This is the first of my publishing guides for how to self-publish your book. For those with specific questions about how to do X or Y or deal with problem Z, I’m not your guy (though, you can ask in the comments below). I can only report what I’ve done and how it has worked for me. I’m starting with Amazon because, basically, when I self-published Bob Moore: Desperate Times, it was the first one I used. I’ll also be reporting on how to publish to Nook, iBooks, Smashwords, and possibly others. I’ve already had some thoughts on Smashwords in the past as well as how they report (or don’t) statistics which is why I’m doing so much of my publishing manually. Scroll down to for links to my other guides (I’ll make them active when they are available).
If you are intimidated by self-publishing, Amazon is the place to start. Out of all the outlets, it is very nearly the easiest and certainly has the largest audience. So relax, sit back, and don’t worry. It may take you an hour or two to get all the formatting figured out, but, after that, it’ll be easy as pie. As long as you take a few elementary precautions, all the rest of your books will be as easy as running your manuscript through a conversion program (it will take seconds), going to the Amazon website, hitting the button “Add a title,” and uploading the file. So exhale, this isn’t rocket science. We’ll be covering three main areas: Formatting, Converting, and Uploading Continue reading Self Publishing Guide: Amazon Kindle
If you haven’t heard, Bob Moore: Desperate Times has finally been published on Amazon (in time for my October deadline). But this is only the beginning. In the coming days/weeks, check back here for all sorts of extras including behind the scenes podcasts where a couple of my beta readers quiz me about Bob, his world, the themes, and even future stories. I’ll post a few deleted scenes – stuff I cut from the book because it slowed the pacing down. Yes, I know the book is over 100k words but it was, at one point, longer. I’ll also be posting news about and reviews of the book as I become aware of them. It’s been a long haul and I’m SOOOOOOOO glad to be done editing. Now, I can go back to the fun stuff – writing. That’s right, Bob 3 (tentatively titled Bob Moore: Hostile Territory) is already half plotted. My goal is to finish up the outline this week and start writing next week. I’ll tell you what – I learned a lot from Desperate Times, not the least of which is that I’ll never, EVER post deadlines again. Too many things can happen that are outside my control.
Lastly, I promised to do a few posts about my experience posting Desperate Times to the various ebook services. I shall. We did Amazon first because 1) it has the largest audience, 2) we’ve done it before and pretty much knew how it would go, and 3) because it wasn’t Smashwords so I knew it would be up and available to download not in weeks, but in hours. Next up will be Nook and iBooks followed by Smashwords. As a small preview, the process for posting to Amazon is SO easy and straight-forward. If you have Word, pretty much what you see is what you get. I’ll expand on that later on this week. For now, I’m going to take a nap.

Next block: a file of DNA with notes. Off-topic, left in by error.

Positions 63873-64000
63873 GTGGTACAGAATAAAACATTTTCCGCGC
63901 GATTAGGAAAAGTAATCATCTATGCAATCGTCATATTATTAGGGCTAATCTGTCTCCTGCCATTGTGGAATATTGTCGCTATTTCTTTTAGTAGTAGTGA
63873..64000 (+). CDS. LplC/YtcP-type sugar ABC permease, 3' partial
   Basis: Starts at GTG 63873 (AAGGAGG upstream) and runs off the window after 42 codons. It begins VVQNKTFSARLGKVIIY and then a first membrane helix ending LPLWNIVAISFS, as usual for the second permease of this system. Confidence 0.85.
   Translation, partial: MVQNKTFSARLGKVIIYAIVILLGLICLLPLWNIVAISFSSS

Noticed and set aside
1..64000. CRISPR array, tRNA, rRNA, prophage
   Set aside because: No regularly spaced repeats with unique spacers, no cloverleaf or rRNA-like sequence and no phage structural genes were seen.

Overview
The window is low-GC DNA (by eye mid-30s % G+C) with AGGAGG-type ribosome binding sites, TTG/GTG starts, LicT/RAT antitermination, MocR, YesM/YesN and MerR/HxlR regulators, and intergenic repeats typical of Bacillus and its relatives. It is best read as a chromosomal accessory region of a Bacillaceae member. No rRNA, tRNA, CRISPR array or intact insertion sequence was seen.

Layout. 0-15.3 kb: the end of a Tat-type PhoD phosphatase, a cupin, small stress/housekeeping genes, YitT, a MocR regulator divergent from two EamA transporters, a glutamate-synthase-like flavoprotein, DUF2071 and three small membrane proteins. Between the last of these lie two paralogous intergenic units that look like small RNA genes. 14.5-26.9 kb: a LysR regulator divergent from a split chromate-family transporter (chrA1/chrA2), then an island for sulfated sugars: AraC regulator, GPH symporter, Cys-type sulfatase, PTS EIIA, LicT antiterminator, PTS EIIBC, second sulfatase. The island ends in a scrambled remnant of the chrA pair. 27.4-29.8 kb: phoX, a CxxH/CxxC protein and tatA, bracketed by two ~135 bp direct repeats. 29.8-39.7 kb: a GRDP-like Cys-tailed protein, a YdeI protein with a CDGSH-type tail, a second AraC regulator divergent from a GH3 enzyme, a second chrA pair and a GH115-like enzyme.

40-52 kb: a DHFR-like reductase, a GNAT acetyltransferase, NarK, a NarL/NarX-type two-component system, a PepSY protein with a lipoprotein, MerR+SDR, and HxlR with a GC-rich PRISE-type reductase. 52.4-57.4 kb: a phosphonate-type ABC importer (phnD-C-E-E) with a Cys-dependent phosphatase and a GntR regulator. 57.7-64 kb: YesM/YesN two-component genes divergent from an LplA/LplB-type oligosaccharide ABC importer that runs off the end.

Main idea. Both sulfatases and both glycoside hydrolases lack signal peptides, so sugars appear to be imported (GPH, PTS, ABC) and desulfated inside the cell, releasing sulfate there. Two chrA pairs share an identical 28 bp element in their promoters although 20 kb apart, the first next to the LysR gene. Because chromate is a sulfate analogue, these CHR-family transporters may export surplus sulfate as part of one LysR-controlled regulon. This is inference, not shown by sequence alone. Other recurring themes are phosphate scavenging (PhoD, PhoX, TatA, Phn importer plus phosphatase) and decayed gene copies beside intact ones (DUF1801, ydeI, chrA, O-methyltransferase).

Reporters. Ya gotta love’em. Why just report something when you can report it sensationally? It’s the written equivalent of jazz hands. If you’ve been on any of the various writing forums lately, you’ve come across this article from The Register. To summarize, there is a new kind of spam – Kindle Spam. Basically, there are people out there that are stealing other people’s work and publishing it under their own name so that they can collect the royalties. If you think this isn’t a problem, check out what TC Southwell had to go through to reclaim her books on Amazon. While I empathize with her plight, it’s easy to see why Amazon made her jump through all the hoops she did to prove that she was the original author. If they didn’t, pirates would find successful indie books and try to “reclaim” them from Amazon. It’d be a nightmare.
Of course, it’s an issue of piracy. Saying it’s spam is really a misnomer. It’s out-and-out theft. But the conclusion that the author of the article comes to is faulty. He suggests that a monetary cost to uploading books would detract pirates. That, somehow, a monetary barrier to entry would make all the pirates magically go away.
Let’s just think about that for a moment.
Continue reading DRM Creates Pirates
In my previous post, I listed out some of the free eBooks that are well edited. After each I listed some notes. In the notes of The Demon Girl I said that I stopped reading it because of the unbelievable love story. It was the only negative thing I said in the whole post. I had my wife proofread it before I posted. Her reaction? That book (The Demon Girl) was the only one she wanted to read and, in fact, she planned on reading it next. I was floored. Continue reading Reading Between the Lines
Okay, I think it is time to put some of this Smashwords love-fest into perspective. I’ve read so many articles lately talking about how Smashwords is the best thing since sliced bread. Don’t get me wrong, most of what is said about them is true. It is a one stop stop for your ebook. You upload to Smashwords and they’ll send it to almost every online ebook site on the web (the notable exception is Amazon). Easy. Mostly. Convenient? Definitely. But it isn’t without its flaws. And here are the ones I’ve found.
Continue reading Smashwords: A Review